Does anyone know if you can reinitialize an SSD that doesn’t seem to be readable anymore due to long time storage without power? Is the SSD effectively bricked or there is something to do to make it behave like a new one, even if it means loosing the data on it? Sometimes the SSD isn’t seen by the OS but it is seen by the BIOS, sometimes it is seen by the OS but doesn’t boot anymore.

        • #2268346 Reply
          Canadian Tech
          AskWoody_MVP

          Alex, I routinely test my clients’ systems hard drives at least annually after 5 years of age. I use drive manufacturers’ drive testing software. If I get any kind of a problem result, I replace them. I think in 20 years of doing this on hundreds of PCs, I have only ever seen one case in which I could not get the data copied off.

          On the other hand, in all cases of a system with and SSD. I have not been able to get data off. My perception is that when they fail, they fail hard and do not give much warning, if any.

          CT

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          • #2268349 Reply
            anonymous
            Guest

            I should have added, and agree completely with Canadian Tech, that once an SSD fails (different from losing data due to being un-powered for sufficient time) it usually fails unrecoverably and catastrophically.  Just bash it to bits and then throw it away!

            Backup, backup, backup…  Always make backups.

             

        • #2268347 Reply
          anonymous
          Guest

          Yes, the SSD is not damaged in the situation you describe.  You just have corrupted data.

          Simply power it back up and reformat as directed by the manufacturer.  Some have their own specialized software to do that, so you might want to use that.

          Once the drive is re-energized, you are back in business.

          This will not, however, recover any area on the drive marked as bad or failing.  Those parts of the originally available memory are forever locked from use.

          1 user thanked author for this post.
      • #2268355 Reply
        Microfix
        AskWoody MVP

        Depends on what the storage device is being used for..

        from my experience (excluding NVMe)
        SSHD – are great choice for Virtual Machine use.

        SSD – I still have an old OCZ Petrol Sata3 that hasn’t missed a beat in everyday use (Win7/ 8.1) general use on an old laptop.
        I have also had SSD’s disconnected/removed from devices for months, only to fire up without issue.(linux and Windows)

        HDD – spinners are excellent for backups/images (internal/external)

        I still have a mix of half a dozen ATA100/133 3.5″/2.5″ HDD’s and on last check (late 2018 IIRC), all were fully functional/ without errors/noisy bearings after testing, and at least 7-8 years of non-use.(maxtor/seagate)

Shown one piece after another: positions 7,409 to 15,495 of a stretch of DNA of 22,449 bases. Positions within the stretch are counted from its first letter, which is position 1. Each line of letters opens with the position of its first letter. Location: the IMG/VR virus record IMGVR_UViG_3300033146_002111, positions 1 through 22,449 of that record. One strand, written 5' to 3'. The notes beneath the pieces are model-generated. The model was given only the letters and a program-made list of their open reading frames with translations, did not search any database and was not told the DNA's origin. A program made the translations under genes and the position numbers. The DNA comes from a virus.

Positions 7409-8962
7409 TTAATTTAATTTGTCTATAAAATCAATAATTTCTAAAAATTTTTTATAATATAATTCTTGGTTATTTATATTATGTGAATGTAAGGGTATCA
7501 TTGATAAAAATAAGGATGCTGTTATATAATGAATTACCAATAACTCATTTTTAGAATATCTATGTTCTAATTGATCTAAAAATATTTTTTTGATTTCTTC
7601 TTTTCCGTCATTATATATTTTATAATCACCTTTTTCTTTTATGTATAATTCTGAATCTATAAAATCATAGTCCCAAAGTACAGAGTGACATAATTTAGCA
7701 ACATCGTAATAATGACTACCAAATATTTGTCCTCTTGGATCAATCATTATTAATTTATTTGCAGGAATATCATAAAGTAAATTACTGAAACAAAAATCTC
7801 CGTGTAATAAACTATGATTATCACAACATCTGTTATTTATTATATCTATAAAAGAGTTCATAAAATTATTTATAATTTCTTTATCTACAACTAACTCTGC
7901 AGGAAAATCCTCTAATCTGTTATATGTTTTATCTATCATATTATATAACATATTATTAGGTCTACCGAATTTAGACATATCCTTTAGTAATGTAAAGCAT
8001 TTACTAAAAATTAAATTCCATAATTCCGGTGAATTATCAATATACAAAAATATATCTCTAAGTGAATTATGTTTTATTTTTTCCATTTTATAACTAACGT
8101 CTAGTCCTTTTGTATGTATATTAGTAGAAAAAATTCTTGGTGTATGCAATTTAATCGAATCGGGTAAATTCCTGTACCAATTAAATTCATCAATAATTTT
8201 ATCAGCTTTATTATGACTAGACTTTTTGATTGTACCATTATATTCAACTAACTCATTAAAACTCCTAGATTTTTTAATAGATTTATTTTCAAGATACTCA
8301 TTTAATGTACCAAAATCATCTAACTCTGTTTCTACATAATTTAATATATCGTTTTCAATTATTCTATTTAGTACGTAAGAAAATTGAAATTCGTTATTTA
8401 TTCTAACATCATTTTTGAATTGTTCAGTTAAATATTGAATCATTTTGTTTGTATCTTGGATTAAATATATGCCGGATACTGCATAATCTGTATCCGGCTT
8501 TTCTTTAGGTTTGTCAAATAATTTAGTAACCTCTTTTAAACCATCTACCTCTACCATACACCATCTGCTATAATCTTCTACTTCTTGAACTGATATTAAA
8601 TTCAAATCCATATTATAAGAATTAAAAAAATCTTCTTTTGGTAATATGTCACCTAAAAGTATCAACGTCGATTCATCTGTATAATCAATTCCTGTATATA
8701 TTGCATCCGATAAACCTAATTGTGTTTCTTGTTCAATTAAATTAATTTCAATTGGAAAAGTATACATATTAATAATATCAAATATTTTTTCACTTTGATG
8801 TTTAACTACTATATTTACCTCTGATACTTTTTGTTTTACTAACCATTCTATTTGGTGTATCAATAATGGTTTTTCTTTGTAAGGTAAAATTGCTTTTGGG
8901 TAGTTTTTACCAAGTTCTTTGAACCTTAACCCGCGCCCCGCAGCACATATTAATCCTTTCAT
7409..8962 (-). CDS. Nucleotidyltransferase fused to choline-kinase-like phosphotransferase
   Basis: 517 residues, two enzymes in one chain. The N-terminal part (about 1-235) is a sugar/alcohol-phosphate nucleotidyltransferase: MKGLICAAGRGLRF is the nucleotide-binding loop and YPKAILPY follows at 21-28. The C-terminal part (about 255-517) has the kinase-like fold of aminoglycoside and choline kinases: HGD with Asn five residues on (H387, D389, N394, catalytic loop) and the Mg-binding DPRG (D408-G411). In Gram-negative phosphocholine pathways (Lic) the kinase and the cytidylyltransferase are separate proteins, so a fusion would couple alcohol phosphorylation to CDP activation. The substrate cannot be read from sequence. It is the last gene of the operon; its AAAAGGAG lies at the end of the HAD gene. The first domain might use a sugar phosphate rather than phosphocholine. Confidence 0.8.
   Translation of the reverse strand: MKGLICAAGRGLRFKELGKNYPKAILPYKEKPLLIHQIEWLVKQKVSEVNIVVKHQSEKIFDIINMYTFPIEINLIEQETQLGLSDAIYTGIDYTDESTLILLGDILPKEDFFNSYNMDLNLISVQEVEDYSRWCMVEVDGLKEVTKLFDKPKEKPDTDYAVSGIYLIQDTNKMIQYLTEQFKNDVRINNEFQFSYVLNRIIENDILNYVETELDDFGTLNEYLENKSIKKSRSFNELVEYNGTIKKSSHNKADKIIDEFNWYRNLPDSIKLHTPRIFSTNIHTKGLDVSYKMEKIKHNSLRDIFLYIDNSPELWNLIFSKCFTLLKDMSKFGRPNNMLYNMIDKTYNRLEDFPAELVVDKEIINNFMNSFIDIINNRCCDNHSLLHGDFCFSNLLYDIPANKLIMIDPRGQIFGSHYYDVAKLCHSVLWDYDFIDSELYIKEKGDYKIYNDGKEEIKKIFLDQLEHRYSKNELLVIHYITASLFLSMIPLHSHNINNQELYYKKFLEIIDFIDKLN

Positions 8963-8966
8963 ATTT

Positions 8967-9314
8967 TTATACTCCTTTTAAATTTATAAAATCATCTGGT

| Win8.1 Pro x64 | Linux Hybrids x86/x64 | Win7 Pro x86/x64 Offline |
      • #2268874 Reply
        Pugboy
        AskWoody Lounger
        I hope you are safe and well. I thought it would be worth a mention that solid-state drives have many advantages over mechanical drives in other ways, not in the article.
        For example, while SSDs can and do fail, for most consumers, it’s something they may never see. As a web designer and WordPress consultant, I am working from home for many years on workstations I build myself. I’m also on the same workstation for 10 to 12 hours a day sometimes, depending on my workload and non-work PC activities.
        Since 2010, one Mushkin SATA SSD drive took a proverbial jump off of a bridge. Thankfully, it gave me enough notice to clone it and have it replaced by Muskin. However, I use one 1 TB drive as my boot drive and a 1 TB SSD drive for Dropbox and Google Drive, so my data is separate from my operating system. I also have two sets of RAID 1 arrays for video storage, all of my games, and long-term storage, which I also back up to my NAS long-term because, in my experience, you never know when a mechanical drive will kick the bucket.
        Cloud storage has also seen a plummet in cost per GB. For example, Dropbox, my preference, is $12/month for 2 TB of storage. Google Drive and OneDrive come in cheaper at $10/month for the same room. However, the lower cost of cloud storage is in direct relationship to the continuing decrease in SSD costs for the enterprise.
        In my opinion, and for most people, a 1-2 TB SSD drive combined with cloud storage is enough coverage for over 90% of consumers. And with SATA SSD prices hovering around $100 per TB, they are cheap enough for anyone to receive the benefits of solid-state storage. Except for photographers, those working with a lot of videos, and other data-hogging uses, everyone should be using SSDs at this point.
        What I would like to see is “bare” mechanical drives 4 TB and higher come further down in pricing. Yes, one can buy cheap 6 TB or 8 TB external units. However, they tend to have merely one-year warranties that do not inspire confidence. Meanwhile, bare 3.5″ internal drives seem artificially high to me.
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      • #2269167 Reply
        WSRangerRickT
        AskWoody Plus

        I think the article had insufficient coverage of the M.2/PCIe board memory.  It should be added to the cost table.

        Last fall, I used a 1TB  M.2/PCIe board in my desktop computer build (to replace my 9-year old Windows 7 PC.)  I selected this board due to the technology’s wider bandwidth.  It was marginally more costly than a 2.5in SSD for that capacity at the time, but I keep my gear for eons.  To manage overall cost, I selected the just prior generation AMD CPU and installed on a gamer motherboard.  I also reused my old 19in CRT monitor and one of my son’s cast-off gamer video cards.

      • #2270241 Reply
        Will Fastie
        AskWoody_MVP

        I think the article had insufficient coverage of the M.2/PCIe board memory.  It should be added to the cost table.

        That’s a good idea for an article about tracking SSD pricing as time goes forward. I will note that the price of M.2 and SSD form factors is very close now, with a gap of around 10%. PCIe continues to represent a premium for its complexity, but because the boards are larger they can accommodate heat sinks for better cooling, which alone might be worth the premium.